Among the most frequently cited reasons for not volunteering from the employee side is not being able to choose the activity, not being clear on the skills being gained from taking part, and not having enough information about what is on offer. 

There are barriers too on the charity side. Research from the Universities of Hull and Sheffield has found that charities are often unsure on how to ‘pitch’ opportunities to employers and need to become more ‘employee volunteer ready’.    

And ultimately, everyone wants to see more clearly the long-term benefit for the employee, the company, the charity and those the charity is helping.

For employers this means putting in place volunteering programmes where they don’t exist, connecting to a wide variety of local charities and publicising these opportunities to staff through internal communications. It means finding the right balance between employee needs, business needs and charity needs and then letting your employees take the lead so that there is ownership and freedom around the projects they can support.

For charities it means building in tailored employer supported offers to existing volunteering programmes, setting out a clear case for support from companies, and using new ways to publicise their needs.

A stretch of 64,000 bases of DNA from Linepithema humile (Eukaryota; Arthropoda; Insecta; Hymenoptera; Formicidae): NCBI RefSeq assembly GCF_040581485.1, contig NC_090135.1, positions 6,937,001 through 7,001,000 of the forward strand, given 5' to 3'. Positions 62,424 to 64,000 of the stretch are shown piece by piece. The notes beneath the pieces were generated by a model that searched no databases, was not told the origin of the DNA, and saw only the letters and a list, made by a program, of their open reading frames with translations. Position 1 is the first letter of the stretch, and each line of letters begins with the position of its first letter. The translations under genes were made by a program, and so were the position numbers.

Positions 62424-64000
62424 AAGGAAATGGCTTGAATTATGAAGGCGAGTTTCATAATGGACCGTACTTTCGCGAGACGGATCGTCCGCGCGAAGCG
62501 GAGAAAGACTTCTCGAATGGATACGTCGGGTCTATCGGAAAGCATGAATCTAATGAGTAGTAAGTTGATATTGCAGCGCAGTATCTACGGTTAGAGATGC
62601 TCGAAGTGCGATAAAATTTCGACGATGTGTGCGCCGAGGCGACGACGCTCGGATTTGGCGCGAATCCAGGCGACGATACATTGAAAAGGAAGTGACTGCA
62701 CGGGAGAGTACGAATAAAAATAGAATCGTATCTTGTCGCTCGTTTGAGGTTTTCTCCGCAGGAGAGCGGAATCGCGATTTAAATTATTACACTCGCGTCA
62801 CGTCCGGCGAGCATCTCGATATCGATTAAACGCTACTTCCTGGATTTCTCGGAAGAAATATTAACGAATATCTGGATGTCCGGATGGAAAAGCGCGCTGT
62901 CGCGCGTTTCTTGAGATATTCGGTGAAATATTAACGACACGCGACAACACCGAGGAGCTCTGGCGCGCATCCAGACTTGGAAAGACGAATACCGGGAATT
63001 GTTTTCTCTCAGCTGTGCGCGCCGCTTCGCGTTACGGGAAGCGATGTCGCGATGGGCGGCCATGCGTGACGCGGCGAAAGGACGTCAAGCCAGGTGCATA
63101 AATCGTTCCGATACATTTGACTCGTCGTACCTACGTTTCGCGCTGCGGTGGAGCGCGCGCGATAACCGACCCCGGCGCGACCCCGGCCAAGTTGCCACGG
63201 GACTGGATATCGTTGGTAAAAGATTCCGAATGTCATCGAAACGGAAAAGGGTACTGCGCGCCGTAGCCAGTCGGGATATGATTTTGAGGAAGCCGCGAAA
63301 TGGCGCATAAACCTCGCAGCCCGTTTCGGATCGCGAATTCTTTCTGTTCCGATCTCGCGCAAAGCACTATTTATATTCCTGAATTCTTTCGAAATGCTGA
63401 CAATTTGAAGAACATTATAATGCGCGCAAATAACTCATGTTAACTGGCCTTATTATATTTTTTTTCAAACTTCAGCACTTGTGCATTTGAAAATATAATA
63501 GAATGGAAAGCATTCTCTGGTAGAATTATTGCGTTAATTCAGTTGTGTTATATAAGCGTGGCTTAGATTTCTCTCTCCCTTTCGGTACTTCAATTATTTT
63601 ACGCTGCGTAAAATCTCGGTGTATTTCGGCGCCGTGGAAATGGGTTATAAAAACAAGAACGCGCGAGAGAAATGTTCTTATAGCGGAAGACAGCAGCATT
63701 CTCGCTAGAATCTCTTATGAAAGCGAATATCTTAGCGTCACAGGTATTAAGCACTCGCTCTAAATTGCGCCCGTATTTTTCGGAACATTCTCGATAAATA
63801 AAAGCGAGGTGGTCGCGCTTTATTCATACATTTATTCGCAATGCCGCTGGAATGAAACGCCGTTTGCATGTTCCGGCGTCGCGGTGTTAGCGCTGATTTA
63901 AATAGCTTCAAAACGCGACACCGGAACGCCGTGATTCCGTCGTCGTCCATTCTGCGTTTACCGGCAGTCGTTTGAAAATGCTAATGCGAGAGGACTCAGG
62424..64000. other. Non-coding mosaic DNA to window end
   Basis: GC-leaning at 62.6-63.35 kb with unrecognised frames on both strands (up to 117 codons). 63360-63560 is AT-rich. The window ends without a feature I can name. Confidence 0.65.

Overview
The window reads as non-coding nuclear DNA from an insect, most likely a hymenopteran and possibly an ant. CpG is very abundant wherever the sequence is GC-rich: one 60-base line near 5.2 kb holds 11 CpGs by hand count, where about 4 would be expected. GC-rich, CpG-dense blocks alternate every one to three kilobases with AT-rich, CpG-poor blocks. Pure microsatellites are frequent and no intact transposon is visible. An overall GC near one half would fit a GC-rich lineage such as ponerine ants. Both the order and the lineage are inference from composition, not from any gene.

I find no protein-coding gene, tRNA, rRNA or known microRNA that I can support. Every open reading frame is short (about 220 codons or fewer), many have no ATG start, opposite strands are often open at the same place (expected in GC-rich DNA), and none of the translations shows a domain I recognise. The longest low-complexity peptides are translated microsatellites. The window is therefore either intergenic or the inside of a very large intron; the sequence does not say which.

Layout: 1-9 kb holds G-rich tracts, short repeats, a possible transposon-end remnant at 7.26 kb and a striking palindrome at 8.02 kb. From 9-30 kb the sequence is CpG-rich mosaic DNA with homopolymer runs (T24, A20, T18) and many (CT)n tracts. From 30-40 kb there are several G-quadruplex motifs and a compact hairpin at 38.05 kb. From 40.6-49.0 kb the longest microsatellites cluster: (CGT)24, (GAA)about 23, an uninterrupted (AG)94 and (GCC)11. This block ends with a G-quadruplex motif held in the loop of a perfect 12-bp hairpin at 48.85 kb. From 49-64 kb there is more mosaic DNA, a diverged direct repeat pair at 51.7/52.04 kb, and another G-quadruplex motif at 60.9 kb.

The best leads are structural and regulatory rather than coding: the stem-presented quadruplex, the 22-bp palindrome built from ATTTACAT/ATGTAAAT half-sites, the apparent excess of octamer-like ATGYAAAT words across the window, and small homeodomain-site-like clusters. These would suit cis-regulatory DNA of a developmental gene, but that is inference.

And for everyone supporting employers and charities to connect, it means finding better ways to show the benefits.

It’s time to put employer-supported volunteering centre stage in the push for happier, healthier, more productive workplaces.  And with clear benefits from culture to brand sentiment, from new sources of support to greater social impact, that's one decision everyone can get on board with. 

Find out more about employee volunteering with Neighbourly here.

About Neighbourly

Neighbourly matches charity and community projects with people and companies that can donate time, money or surplus. Get support by creating and sharing a project or give support by following, donating or giving a day to volunteer.

Businesses: email us about memberships on hello@neighbourly.com

Charities: get your project started here

Supporters & volunteers: sign up to be part of the Neighbourly network here

Steve Haines

Head of Community Engagement

Mar 21, 2017

Lidl and M&S on how Neighbourly is helping them tackle food waste

Lidl UK recently signed up as the second major retail partner for Neighbourly, joining Marks & Spencer (M&S) which is nearly two years into its partnership with the social venture. The Drum catches up with them about how it's going and why this isn't about marketing.

Read the full Drum article here.


Content Manager

Mar 9, 2017

A day to #BeBoldForChange


Women across the World are uniting today to be clear on the power and need for gender equality.